TWO policemen illegally escorting a candidate to Kundiawa, Chimbu Province, shot dead a supporter of another candidate last week. Villagers, in retaliation, attacked and chopped the senior constable’s arm and disarmed him. The killing brought the number of people killed in election-related violence in the Highlands region to 17. Provincial police commander Samson Mapi said Senior Sergeant David Kumayong, based in Gumini, and Senior Constable John Gendua had “without authority” escorted a candidate from Nomane to Kundiawa on Tuesday afternoon. Mr Mapi said on the way at Oinima, supporters of another candidate demanded that the candidate’s vehicle return to Nomane. He said the people there did not want police to escort candidates because they were suspicious of police activities. When this happened, one of the two policemen fired a couple of rounds as warning shots and one went through the neck of the now deceased. He said the villagers slashed and disarmed Constable Gendua. Mr Mapi said villagers searched the vehicle and found the sergeant’s bag with K500 in cash, an AR15 rifle, and a shotgun with ammunition, all of which have been returned to police.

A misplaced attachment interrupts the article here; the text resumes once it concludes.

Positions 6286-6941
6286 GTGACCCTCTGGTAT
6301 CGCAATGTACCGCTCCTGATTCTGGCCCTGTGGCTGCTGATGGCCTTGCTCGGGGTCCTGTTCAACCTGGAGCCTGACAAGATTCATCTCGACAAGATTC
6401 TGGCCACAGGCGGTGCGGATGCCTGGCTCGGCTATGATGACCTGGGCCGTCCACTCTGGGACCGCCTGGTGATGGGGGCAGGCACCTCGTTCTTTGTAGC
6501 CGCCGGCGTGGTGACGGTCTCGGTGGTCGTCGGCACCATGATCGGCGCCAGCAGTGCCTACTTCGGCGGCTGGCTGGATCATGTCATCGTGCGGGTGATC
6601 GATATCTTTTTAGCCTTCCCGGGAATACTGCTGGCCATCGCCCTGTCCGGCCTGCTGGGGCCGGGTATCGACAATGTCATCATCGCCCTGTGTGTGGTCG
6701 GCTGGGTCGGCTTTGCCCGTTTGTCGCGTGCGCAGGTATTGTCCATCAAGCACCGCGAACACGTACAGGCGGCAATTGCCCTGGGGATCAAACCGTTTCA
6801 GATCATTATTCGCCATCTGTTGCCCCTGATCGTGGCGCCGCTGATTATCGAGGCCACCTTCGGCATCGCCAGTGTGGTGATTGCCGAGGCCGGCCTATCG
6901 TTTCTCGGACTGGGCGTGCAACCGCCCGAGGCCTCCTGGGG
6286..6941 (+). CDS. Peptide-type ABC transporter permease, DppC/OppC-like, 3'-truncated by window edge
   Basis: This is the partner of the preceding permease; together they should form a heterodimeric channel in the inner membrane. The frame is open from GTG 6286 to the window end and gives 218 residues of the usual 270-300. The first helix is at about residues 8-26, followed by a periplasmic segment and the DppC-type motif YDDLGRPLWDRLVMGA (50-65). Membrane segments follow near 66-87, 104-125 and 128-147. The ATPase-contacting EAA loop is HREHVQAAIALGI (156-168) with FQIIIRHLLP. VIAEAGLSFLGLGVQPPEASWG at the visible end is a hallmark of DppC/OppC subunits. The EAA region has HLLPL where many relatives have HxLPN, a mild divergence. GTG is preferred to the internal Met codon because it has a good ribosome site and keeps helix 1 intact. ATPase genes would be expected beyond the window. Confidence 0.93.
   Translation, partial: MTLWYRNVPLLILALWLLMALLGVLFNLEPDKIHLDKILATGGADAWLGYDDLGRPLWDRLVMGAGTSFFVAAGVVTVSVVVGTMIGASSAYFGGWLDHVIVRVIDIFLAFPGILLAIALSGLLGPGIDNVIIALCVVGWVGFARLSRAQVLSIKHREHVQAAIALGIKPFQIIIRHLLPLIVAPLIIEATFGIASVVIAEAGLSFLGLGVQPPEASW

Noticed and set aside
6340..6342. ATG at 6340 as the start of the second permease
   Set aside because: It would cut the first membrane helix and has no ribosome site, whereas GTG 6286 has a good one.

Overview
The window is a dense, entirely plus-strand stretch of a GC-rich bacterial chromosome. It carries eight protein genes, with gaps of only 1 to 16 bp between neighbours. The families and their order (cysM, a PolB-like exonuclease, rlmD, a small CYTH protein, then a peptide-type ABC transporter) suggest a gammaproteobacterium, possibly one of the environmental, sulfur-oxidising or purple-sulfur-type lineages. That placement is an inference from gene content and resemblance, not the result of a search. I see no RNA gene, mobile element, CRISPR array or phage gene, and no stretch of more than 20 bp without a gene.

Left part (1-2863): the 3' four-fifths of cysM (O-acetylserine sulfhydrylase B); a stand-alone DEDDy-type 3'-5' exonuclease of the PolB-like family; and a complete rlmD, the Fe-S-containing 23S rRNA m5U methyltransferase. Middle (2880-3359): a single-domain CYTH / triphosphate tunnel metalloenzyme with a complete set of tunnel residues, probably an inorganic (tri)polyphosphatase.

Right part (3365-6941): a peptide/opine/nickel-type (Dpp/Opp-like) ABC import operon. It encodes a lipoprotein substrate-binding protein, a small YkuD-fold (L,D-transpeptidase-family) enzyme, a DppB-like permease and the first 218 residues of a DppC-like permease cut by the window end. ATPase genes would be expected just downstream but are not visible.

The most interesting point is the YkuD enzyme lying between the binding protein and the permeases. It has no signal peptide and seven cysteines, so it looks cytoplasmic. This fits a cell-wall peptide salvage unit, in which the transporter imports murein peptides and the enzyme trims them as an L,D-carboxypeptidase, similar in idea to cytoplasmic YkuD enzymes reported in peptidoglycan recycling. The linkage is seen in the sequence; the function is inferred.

Man to be charged with murder. A CANDIDATE for the Kompiam/Ambum seat brutally gunned down two men at a polling booth. And in the Western Highlands, a student at a high school was also gunned down in the evening while he was walking along the road with three others at Keltiga. The student is from former prime minister Paias Wingti’s clan, according to tribesmen. Enga police commander John Anawe told the Post-Courier yesterday that the candidate was having an argument with another candidate at the polling booth over ballot papers when the accused saw the little son of the other candidate and tried to shoot him. Mr Anawe said the small boy just escaped and the accused already had the gun up and squeezed the trigger, shooting two people when they were casting their vote. The police chief said the identity of the candidate was known and he would be arrested and charged with wilful murder. The shooting of the student in the Western Highlands was on Monday evening and it was said to have been performed by someone who drove past and fired at the four men walking on the road. Three others escaped unhurt. The recent killings bring the total number of deaths to 16 , all related to election violence in the Highlands. Meanwhile, the Electoral Commission’s director of operations Michael Malabag said in Mount Hagen yesterday that polling in Enga was running smoothly despite some minor hiccups. In the Southern Highlands, polling in areas accessible by road would occur today and areas only accessible by helicopter would see voting tomorrow. Counting in the rest of the Western Highlands, Chimbu and the Eastern Highlands was uncertain as no money had as yet been sent from Port Moresby. However, on a positive note, he was hopeful some monies would arrive today.